"I don't think we need it now," a prominent U.S. senator said in a statement yesterday regarding a public health care option, and it wasn't a Republican. Once again, "Democrat" Joe Lieberman has gone rogue. Shortly after the 2008 election, I posited a scenario under which Lieberman, who failed at almost every turn to use his chairmanship on the Committee on Homeland Security and Governmental Affairs to hold the Bush administration accountable, would become a thorn in the side of the Obama administration. Democrats, led by the new president, refused to strip Lieberman of his title or his seat in the Democratic caucus after the Connecticut senator not only campaigned against his own party during the presidential election, but did so rather unscrupulously.
Senate majority leader Harry Reid said then that he trusted Lieberman, but this new development in the seesawing life of the so-called public option should come as no surprise: Lieberman went on record as being against a filibuster-proof majority months ago, and he's fought against his own party on key issues for years. Until now, it's been his position on foreign policy that has been most troubling (it's disturbing, if not downright dangerous, to have a politician who pals around with a hatemonger like John Hagee simply because—even though Hagee's position on Israel is based on his belief that the preservation of the Jews is integral to the coming Rapture—he supports his Zionist agenda to chair a national security congressional committee), but Lieberman's maverick-y impulses are now poised to kill what could potentially be a transformative piece of domestic legislation. According to Firedoglake, if Lieberman votes against cloture, the process by which Democrats can prevent a filibuster by Republicans, it will be the first time in American history that a member of a super-majority has joined the opposition to filibuster a bill.
So if not now, Joe, when? According to the National Coalition on Health Care, employer-based health insurance premiums have risen 131 percent over the last decade and are projected to double in the next 10 years, and the industry essentially advertised its intent to increase rates via a recent "study" of the Senate Finance Committee's reform bill, which was, in part, written by those very special interests in the first place. With or without government intervention, the insurance industry has no intention of lowering rates, making a robust public option even more essential.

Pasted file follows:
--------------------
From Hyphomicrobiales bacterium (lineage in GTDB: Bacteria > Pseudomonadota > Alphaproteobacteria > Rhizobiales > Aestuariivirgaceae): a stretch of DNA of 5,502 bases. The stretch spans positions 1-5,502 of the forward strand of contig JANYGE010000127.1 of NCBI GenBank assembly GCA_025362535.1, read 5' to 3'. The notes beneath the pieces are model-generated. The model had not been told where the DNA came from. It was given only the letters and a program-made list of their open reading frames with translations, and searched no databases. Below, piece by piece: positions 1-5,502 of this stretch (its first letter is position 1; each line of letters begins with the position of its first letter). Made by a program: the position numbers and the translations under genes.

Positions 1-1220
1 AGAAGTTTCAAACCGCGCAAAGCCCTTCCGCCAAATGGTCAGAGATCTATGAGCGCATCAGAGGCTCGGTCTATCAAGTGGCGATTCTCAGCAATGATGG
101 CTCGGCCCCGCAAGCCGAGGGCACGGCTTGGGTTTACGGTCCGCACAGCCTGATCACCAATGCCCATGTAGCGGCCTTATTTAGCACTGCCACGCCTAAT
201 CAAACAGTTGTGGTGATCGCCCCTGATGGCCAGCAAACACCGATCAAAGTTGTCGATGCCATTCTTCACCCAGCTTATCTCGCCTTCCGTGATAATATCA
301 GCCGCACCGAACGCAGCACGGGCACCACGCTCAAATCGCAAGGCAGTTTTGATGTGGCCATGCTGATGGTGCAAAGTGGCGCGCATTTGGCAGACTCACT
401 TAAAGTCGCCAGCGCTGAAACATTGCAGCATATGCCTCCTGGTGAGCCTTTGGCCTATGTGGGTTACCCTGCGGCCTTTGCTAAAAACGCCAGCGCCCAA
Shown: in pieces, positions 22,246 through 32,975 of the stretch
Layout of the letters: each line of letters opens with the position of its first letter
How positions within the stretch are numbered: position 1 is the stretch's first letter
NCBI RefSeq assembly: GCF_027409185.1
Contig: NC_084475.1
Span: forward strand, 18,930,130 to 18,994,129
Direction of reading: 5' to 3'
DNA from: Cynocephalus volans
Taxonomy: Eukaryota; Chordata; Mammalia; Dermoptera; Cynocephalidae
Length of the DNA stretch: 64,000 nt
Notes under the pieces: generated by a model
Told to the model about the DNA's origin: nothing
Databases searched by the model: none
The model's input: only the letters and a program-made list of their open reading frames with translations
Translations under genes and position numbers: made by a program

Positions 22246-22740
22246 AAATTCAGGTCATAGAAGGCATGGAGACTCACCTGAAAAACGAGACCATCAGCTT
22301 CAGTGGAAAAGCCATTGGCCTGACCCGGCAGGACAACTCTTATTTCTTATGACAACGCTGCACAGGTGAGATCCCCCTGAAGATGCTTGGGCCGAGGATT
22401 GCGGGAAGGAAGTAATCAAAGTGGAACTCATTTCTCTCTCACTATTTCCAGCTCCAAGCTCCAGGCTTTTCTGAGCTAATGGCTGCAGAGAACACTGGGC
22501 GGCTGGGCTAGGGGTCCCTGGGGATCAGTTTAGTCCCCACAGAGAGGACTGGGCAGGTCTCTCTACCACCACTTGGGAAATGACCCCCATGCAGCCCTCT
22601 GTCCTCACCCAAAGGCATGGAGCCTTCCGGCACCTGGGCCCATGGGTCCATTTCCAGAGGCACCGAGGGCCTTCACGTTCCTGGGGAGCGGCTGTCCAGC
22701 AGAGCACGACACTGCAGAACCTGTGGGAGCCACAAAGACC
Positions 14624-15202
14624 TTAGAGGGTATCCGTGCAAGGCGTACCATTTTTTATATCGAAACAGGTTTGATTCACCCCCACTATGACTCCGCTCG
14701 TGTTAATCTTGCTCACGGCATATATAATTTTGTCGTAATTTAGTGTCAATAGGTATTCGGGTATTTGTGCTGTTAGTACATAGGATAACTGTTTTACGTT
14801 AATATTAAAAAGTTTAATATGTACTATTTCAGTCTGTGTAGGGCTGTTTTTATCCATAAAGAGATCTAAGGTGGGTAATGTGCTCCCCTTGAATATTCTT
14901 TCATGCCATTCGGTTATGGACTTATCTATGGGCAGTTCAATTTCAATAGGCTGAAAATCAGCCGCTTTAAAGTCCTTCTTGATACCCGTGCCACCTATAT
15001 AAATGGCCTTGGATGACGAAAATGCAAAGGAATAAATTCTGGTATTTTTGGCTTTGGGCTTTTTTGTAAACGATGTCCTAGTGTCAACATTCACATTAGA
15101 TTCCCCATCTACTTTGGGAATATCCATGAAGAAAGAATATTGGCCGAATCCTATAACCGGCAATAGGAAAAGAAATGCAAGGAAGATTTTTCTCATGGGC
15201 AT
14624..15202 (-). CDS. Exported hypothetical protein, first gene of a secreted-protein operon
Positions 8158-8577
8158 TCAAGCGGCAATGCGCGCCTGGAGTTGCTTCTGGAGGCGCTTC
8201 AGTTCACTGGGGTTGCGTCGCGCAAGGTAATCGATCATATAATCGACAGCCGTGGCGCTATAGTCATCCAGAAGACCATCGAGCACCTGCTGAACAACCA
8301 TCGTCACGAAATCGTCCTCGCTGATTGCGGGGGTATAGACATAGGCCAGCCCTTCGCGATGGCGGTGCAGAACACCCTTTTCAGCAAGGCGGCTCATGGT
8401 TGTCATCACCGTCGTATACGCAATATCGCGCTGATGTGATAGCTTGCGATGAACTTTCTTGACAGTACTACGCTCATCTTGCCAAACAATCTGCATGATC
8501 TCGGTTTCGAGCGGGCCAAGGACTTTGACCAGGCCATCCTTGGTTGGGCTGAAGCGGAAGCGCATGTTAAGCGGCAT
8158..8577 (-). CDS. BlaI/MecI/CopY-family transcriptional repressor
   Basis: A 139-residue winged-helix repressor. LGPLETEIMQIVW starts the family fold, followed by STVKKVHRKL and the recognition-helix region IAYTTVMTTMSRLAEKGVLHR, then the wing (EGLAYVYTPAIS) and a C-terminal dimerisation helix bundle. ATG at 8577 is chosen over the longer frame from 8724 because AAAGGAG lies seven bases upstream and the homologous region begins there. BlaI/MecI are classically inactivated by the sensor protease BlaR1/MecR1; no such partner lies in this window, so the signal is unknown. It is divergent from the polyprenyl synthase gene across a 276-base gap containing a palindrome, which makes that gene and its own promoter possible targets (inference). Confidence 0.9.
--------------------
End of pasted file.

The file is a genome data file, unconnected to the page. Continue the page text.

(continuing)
But here's the rub: The public option as it's currently being proposed in the Senate, the one Lieberman is so adamantly against that he would deviate from his party in such an unprecedented way, would not only allow states to opt out (a hurdle overcome by simple shaming; see the stimulus bill), but it would be limited solely to those who are uninsured, rendering it practically impotent for the millions currently paying exorbitant premiums and getting little in return. The watering down of government programs like this is the next best thing to right-wing lobbyist and anti-tax crusader Grover Norquist's dream of cutting government down to a size where it can be drowned in a bathtub. A public option so limited in scope will surely fail to create fundamental change in the system, thereby allowing Norquist and his ilk to declare that government is indeed a failure. So perhaps Lieberman will be doing the country a favor by preventing such a weak bill from passing in the first place. Joe Lieberman, hero of progressives?
This blog entry was originally published on Slant Magazine on the date above.